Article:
It is estimated that approximately 60% of American households have at least one cat or dog. Many of these homes have multiple pets. I myself have one cat and have had other single cats in various places I have lived in the past. We love our cat and she brings us a lot of joy. It is understandable that peoples’ pets are loved and respected as a family member. What is not as understandable is when pets are allowed to treat a home or any part of a home as their personal litter box or chew toy. When this behavior is overlooked or ignored, the damages to a property can be quite extensive and costly to amend. With rentals, landlords will usually charge an addendum pet deposit, as a hedge against possible or likely repairs performed when the tenant moves. This stems from either past experience with pet problems or insurance claims. We have probably all entered into homes where the aroma of cat urine is overpowering. Often, when the cats move out, their perfume doesn’t.
As a general contractor, I have quite a long list of major repairs that were required in order to ready a home to rent or sell. You can imagine the costs involved in replacing every door, door frame, window sill, and all the floor coverings in a house with as many 18 pit bulls at a time. I don’t think beavers could have done a better job at chewing through everything. I once repaired the rental of a fellow who lived there with four dogs (German shepherds), one pig, and two chickens in the house. Of course, I suggested a bulldozer, but the owner insisted that it should be saved. His repair bill was just under $30,000.00. Repairs included all new flooring, new drywall, new sub-floors in most areas, new vanities, lower cabinets, countertops, new doors, paint, etc. In addition, the house had to be fumigated twice for fleas before the other work even began. Granted, these cases seem a bit extreme, but I have had to replace sub-floors and flooring in homes with as few as two cats. And animal related repairs are not limited to cats and dogs. Birds, especially parrots, and ferrets can have quite an impact on a house. My old friend had an ocelot that loved to scratch.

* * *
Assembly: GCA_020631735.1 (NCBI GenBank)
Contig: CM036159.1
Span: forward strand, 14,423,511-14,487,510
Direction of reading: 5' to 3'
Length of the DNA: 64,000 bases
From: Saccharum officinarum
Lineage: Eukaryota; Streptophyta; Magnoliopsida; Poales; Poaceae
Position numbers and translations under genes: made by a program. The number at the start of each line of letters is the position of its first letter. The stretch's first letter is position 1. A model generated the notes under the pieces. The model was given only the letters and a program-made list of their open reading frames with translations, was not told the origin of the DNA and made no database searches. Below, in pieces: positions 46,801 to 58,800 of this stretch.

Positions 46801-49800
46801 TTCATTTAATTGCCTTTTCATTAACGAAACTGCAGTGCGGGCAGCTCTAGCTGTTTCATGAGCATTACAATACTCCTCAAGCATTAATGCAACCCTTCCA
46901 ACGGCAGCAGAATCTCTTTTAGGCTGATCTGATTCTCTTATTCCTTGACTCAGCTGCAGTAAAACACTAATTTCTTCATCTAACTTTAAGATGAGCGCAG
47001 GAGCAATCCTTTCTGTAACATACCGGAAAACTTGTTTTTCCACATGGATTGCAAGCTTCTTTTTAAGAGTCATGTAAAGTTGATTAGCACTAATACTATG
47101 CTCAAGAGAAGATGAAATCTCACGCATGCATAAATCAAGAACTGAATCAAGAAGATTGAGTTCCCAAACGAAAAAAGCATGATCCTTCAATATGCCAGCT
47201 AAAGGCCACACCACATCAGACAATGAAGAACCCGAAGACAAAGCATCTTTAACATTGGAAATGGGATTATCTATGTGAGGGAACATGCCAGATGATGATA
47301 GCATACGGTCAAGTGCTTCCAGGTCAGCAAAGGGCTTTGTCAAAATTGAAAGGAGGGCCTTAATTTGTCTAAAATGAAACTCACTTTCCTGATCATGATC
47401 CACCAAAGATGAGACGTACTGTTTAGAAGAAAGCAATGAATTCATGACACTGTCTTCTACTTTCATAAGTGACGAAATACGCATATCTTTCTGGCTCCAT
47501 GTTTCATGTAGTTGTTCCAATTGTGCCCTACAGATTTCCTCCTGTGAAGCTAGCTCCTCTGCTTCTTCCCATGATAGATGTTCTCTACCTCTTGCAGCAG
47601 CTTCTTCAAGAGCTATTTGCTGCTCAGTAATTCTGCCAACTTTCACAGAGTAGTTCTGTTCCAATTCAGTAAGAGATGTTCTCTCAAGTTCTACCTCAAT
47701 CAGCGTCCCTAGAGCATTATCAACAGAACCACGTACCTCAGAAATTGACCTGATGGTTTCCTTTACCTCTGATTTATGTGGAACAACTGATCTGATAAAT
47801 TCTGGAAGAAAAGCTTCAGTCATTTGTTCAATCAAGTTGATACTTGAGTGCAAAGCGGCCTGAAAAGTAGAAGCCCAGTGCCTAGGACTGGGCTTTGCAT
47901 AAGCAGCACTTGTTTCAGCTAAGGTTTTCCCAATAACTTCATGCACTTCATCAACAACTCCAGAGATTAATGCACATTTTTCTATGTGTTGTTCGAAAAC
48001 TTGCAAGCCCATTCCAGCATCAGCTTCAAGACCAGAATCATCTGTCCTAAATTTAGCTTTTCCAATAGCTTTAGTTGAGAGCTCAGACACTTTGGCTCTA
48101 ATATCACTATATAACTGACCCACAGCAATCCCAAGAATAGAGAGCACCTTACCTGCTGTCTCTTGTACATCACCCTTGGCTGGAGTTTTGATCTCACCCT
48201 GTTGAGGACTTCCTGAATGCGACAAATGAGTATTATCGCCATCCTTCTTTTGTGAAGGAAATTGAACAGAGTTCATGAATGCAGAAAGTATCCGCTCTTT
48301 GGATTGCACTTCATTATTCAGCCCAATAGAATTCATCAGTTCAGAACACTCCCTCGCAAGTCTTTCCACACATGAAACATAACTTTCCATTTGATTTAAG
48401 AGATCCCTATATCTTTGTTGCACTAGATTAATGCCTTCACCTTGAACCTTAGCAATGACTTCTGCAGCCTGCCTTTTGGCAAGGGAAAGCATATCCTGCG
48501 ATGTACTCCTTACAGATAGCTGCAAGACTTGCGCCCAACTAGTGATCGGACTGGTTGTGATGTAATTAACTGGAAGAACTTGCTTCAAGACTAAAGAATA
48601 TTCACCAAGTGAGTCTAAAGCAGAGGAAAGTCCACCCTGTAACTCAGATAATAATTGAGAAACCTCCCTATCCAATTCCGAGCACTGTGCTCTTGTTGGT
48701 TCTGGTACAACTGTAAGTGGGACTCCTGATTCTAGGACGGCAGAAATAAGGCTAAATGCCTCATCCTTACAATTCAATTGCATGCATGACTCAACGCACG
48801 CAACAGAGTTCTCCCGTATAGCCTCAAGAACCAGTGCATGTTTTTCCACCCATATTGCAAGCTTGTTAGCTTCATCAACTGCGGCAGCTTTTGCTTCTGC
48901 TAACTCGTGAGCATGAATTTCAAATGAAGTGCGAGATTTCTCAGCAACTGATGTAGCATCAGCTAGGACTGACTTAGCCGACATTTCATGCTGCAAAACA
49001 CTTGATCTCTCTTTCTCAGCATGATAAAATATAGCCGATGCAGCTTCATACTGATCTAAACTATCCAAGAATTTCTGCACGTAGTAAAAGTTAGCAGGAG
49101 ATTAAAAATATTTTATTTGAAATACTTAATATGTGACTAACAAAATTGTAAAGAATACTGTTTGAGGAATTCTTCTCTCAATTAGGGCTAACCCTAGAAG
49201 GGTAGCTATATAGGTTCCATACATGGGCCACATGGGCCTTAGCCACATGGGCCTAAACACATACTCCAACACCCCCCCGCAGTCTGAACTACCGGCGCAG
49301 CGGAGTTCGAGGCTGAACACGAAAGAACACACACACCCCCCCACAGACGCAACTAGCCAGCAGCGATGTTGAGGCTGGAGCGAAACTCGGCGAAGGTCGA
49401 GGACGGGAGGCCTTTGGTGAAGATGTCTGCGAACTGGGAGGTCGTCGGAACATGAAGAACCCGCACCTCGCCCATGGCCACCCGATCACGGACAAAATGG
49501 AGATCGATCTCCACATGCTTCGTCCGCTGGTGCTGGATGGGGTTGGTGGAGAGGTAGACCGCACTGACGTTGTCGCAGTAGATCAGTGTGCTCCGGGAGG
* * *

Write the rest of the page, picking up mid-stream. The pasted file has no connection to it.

All that a Bellingham, Wa. Home Inspector can do is to see, and possibly smell, the damages caused by wayward pets, and make recommendations as to possible amendments. That’s it for now, as my fat cat is begging for food, and she gets ornery if I take too long. Allmann Home Inspection Services in Bellingham and Blaine, Wa. 360-371-0260 or 360-739-7361.